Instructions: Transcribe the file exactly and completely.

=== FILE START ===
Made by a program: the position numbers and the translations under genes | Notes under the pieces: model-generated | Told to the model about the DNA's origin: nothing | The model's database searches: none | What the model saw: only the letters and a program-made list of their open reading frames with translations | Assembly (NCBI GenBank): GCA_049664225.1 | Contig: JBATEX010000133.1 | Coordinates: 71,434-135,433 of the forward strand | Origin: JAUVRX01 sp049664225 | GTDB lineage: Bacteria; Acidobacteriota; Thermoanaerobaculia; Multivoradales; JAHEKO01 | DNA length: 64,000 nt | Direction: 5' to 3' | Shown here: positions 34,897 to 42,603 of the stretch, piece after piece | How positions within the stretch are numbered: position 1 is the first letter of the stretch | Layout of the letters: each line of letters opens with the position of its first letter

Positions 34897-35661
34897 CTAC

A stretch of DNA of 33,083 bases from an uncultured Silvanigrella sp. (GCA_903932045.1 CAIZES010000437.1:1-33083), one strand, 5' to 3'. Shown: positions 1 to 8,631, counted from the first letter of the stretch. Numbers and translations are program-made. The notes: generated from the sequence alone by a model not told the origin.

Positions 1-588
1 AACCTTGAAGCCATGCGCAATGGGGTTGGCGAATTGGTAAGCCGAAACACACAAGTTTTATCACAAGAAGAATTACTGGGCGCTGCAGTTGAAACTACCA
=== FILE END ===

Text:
Made by a program: the position numbers and the translations under genes | Notes under the pieces: model-generated | Told to the model about the DNA's origin: nothing | The model's database searches: none | What the model saw: only the letters and a program-made list of their open reading frames with translations | Assembly (NCBI GenBank): GCA_049664225.1 | Contig: JBATEX010000133.1 | Coordinates: 71,434-135,433 of the forward strand | Origin: JAUVRX01 sp049664225 | GTDB lineage: Bacteria; Acidobacteriota; Thermoanaerobaculia; Multivoradales; JAHEKO01 | DNA length: 64,000 nt | Direction: 5' to 3' | Shown here: positions 34,897 to 42,603 of the stretch, piece after piece | How positions within the stretch are numbered: position 1 is the first letter of the stretch | Layout of the letters: each line of letters opens with the position of its first letter

Positions 34897-35661
34897 CTAC

A stretch of DNA of 33,083 bases from an uncultured Silvanigrella sp. (GCA_903932045.1 CAIZES010000437.1:1-33083), one strand, 5' to 3'. Shown: positions 1 to 8,631, counted from the first letter of the stretch. Numbers and translations are program-made. The notes: generated from the sequence alone by a model not told the origin.

Positions 1-588
1 AACCTTGAAGCCATGCGCAATGGGGTTGGCGAATTGGTAAGCCGAAACACACAAGTTTTATCACAAGAAGAATTACTGGGCGCTGCAGTTGAAACTACCA